At that point the family moved to Palo Alto — partly to be closer to Stanford — and Vasudevan completed her freshman year at Paly.

"Paly was awesome," she said. "It was really nice. I wish I could have continued there, but the reason I'm home-schooled is that I wanted to take multiple math courses at Stanford in the same quarter."

Vasudevan and her parents chose the name "Gnyanam Academy" — "gnyanam" is Sanskrit for knowledge — for their home school.

"My parents are more my supervisors than my teachers," she said. "They make sure I do what I'm supposed to be doing, and I usually teach myself stuff.

"My parents occasionally administer tests and stuff like that, and at the end of the year I take AP exams."

Though she hasn't yet been to France, Vasudevan has studied French since middle school. At home, the family speaks Tamil.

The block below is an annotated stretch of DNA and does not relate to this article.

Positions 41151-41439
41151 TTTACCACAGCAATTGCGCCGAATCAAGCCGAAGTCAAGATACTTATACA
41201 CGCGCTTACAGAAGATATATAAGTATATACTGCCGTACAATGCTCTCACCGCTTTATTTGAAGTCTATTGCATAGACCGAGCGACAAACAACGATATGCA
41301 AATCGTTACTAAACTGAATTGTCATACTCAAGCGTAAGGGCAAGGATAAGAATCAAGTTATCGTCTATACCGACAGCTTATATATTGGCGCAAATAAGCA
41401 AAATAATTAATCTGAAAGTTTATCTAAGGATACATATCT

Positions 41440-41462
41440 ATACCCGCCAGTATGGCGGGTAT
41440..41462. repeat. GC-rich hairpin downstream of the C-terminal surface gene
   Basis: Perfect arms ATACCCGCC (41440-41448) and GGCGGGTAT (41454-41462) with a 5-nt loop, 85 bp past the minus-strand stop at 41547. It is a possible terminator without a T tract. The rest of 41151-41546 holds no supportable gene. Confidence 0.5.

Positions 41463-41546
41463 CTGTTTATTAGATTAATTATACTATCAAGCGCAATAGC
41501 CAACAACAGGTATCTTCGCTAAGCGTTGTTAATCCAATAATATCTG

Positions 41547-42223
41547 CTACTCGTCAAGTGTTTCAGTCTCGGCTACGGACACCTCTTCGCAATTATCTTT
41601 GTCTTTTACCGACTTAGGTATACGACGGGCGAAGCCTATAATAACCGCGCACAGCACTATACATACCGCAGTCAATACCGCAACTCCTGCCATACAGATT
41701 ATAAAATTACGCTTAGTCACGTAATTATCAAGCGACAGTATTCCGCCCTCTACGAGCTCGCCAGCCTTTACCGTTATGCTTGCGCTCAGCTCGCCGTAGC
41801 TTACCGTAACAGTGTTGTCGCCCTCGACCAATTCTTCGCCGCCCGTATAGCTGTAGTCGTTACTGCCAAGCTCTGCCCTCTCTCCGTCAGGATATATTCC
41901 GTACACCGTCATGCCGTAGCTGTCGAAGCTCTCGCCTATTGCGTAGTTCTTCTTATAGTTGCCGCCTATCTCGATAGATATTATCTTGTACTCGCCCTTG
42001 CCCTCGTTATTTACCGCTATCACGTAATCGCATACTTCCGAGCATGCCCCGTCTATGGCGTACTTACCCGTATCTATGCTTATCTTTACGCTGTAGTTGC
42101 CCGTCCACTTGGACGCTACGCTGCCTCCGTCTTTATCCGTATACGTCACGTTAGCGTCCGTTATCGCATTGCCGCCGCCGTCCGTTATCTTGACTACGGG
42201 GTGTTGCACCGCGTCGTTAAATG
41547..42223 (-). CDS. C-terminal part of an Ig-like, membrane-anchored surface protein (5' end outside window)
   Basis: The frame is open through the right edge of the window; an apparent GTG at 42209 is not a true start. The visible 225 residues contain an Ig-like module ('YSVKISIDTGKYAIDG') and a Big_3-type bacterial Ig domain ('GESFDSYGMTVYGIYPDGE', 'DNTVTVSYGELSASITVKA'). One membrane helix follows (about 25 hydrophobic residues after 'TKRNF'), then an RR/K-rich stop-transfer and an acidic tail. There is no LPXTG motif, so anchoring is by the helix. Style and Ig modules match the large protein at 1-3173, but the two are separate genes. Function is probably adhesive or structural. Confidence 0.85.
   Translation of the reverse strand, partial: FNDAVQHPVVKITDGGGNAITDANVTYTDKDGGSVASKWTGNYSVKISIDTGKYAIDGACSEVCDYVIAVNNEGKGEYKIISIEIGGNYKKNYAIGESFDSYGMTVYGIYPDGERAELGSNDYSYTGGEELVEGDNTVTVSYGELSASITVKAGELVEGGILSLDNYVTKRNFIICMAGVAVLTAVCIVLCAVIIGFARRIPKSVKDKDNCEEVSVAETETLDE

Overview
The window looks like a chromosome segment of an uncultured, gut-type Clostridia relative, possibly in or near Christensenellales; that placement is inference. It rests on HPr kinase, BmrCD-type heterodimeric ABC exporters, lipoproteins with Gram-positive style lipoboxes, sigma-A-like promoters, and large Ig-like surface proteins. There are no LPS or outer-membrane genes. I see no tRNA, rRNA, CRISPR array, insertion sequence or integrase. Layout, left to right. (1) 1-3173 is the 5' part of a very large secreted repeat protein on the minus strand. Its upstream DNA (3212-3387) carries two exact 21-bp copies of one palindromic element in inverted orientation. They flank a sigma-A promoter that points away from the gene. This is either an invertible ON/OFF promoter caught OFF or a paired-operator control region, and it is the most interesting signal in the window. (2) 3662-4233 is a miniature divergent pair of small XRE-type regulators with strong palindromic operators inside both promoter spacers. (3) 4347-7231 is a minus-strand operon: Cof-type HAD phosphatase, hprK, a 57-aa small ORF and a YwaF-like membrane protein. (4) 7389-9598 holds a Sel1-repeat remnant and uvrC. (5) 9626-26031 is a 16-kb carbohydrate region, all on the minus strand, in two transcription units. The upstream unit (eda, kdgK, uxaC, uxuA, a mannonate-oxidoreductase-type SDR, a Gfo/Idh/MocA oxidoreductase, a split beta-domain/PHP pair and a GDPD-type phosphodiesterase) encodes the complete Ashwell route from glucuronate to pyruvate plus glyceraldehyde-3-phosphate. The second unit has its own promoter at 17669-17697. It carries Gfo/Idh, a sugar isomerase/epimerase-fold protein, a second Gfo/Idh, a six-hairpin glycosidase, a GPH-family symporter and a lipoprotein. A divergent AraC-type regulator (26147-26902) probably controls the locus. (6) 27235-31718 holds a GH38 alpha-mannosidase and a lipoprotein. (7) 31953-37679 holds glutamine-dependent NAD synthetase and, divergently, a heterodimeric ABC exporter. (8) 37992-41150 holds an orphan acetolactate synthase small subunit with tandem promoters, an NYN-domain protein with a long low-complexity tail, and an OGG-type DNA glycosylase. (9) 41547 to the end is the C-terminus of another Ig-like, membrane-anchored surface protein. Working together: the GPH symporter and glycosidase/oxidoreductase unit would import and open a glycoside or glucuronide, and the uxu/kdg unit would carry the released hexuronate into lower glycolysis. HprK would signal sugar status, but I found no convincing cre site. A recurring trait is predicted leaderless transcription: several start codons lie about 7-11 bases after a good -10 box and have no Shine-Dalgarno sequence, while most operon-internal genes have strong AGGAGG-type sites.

She's currently taking Functional Analysis and Mathematical Methods of Classical Mechanics in the Stanford Math Department.

"It's hard to quantify the amount of time I spend on math, but I do spend a lot of time doing math and on music," she said.

"Since I was young I was interested in math, and I don't ever remember not liking it."

Vasudevan also began learning vocal music and violin before the age of 5 and travels to India twice a year to study and perform — and to visit relatives. Early in her musical study she began focusing on Carnatic music, a genre from southern India.

"When I go to India I focus on music," she said. "Just like math, I've been interested in music since I was really young."

Vasudevan said she embarked on the Intel contest after making progress on a problem given to her by Stanford math professor Persi Diaconis.

Her project, "Minimizing the Number of Carries in the Set of Coset Representatives of a Normal Subgroup," was chosen to be one of 40 finalists in a contest that initially drew 1,700 entries.

Next month, she and the other finalists will present their projects to judges in Washington, D.C., for a crack at the top prize of $100,000.